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Radio Giant, Riding Podcast Boom, Takes ‘Stuff You Should Know’ Global

Three times a week, millions of people who crave detailed explanations of time zones, deepfakes, artificial sweeteners and other trivia listen to the latest episodes of the podcast “Stuff You Should Know.”

Soon, the program — already one of the most popular in the world, with more than a billion downloads over its 11 years — will have the chance to attract an even larger and more diverse audience, thanks to a global expansion planned by its new owner, the broadcast giant iHeartMedia.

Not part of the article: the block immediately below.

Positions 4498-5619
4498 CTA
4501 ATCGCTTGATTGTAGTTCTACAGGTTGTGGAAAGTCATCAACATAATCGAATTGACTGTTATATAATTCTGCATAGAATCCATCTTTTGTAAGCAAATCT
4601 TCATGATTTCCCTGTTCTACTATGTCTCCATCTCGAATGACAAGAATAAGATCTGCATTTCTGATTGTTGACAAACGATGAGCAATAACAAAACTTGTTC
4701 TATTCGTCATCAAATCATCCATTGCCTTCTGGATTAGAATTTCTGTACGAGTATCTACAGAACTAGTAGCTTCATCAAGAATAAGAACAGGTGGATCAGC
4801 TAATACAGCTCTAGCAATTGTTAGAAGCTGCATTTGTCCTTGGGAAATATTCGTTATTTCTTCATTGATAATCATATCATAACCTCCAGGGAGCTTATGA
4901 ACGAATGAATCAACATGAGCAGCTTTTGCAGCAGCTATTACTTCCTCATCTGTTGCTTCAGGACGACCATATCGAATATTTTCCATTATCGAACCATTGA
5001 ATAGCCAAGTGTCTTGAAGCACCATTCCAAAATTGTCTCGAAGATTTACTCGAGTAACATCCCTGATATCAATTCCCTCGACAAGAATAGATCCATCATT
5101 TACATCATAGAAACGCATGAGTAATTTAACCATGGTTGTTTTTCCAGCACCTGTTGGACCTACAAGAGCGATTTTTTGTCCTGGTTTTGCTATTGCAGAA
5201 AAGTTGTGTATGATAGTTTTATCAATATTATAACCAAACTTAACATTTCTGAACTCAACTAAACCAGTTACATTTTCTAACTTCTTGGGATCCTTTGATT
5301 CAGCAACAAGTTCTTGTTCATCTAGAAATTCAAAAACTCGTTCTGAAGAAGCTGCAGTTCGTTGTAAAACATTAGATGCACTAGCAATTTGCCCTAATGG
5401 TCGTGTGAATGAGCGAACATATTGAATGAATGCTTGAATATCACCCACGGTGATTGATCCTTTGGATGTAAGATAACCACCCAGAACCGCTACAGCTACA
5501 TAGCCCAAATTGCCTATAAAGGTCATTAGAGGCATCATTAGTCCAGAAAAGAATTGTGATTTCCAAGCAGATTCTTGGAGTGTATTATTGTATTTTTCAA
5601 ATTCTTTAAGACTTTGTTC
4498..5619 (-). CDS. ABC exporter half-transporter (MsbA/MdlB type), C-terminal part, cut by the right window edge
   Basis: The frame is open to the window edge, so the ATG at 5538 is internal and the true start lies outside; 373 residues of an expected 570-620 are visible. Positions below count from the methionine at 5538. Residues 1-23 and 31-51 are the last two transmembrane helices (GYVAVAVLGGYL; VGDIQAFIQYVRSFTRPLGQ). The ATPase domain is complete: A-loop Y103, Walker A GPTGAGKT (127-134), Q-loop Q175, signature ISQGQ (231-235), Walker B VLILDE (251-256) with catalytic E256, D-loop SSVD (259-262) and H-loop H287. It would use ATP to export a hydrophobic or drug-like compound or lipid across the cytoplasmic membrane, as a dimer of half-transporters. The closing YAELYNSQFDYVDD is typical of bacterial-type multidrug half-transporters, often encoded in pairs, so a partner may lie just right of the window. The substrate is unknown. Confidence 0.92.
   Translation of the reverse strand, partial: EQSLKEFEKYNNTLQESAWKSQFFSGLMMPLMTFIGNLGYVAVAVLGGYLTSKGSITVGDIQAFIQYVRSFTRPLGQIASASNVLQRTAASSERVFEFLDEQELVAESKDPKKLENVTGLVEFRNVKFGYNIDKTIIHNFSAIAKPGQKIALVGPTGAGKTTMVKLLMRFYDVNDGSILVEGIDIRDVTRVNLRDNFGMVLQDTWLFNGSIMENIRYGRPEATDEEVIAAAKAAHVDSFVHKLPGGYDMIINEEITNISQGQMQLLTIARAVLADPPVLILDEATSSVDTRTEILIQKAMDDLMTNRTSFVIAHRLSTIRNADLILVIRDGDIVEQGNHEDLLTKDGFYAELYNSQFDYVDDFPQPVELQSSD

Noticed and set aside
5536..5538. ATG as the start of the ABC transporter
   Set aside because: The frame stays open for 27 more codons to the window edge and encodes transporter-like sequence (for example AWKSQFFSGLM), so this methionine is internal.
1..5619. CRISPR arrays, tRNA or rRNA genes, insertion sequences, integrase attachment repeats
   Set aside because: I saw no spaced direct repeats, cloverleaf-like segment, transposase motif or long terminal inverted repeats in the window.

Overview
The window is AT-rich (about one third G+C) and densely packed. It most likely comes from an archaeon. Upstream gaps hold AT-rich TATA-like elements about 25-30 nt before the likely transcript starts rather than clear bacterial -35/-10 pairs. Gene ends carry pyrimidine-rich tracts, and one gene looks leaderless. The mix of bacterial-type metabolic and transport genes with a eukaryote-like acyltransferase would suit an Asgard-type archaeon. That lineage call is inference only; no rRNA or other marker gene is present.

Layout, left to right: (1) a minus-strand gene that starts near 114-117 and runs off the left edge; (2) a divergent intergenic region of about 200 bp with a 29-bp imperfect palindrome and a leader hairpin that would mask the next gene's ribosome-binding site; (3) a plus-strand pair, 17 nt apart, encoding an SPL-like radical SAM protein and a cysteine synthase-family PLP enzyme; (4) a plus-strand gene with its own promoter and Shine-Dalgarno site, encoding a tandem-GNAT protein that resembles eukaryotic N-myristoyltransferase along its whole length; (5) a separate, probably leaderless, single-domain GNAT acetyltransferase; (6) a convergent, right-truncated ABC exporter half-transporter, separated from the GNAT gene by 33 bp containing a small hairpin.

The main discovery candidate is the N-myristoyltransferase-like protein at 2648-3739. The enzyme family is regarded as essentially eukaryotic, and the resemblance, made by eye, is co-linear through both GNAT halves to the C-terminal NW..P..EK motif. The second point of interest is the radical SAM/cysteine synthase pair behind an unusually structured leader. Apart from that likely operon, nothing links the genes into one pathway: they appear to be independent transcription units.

As part of the plan, “Stuff You Should Know” and five other podcasts will be made available early next year in Spanish, Hindi, Portuguese, French and German, iHeartMedia announced on Wednesday.

The courting of international audiences is evidence that the booming podcast business sees potential growth beyond English-speaking nations when major media companies have fully embraced a medium that was once the province of independent hosts working out of basements and garages.

For years, iHeartMedia, which operates about 850 radio stations in the United States and has a popular online music app, iHeartRadio, mostly sat on the sidelines of the podcast revolution. Now it is going all in. Last year, the company bought Stuff Media, the studio that produces “Stuff You Should Know” and other shows, for $55 million, and Robert W. Pittman, iHeartMedia’s chief executive, considers podcasts an essential part of iHeartMedia’s offerings.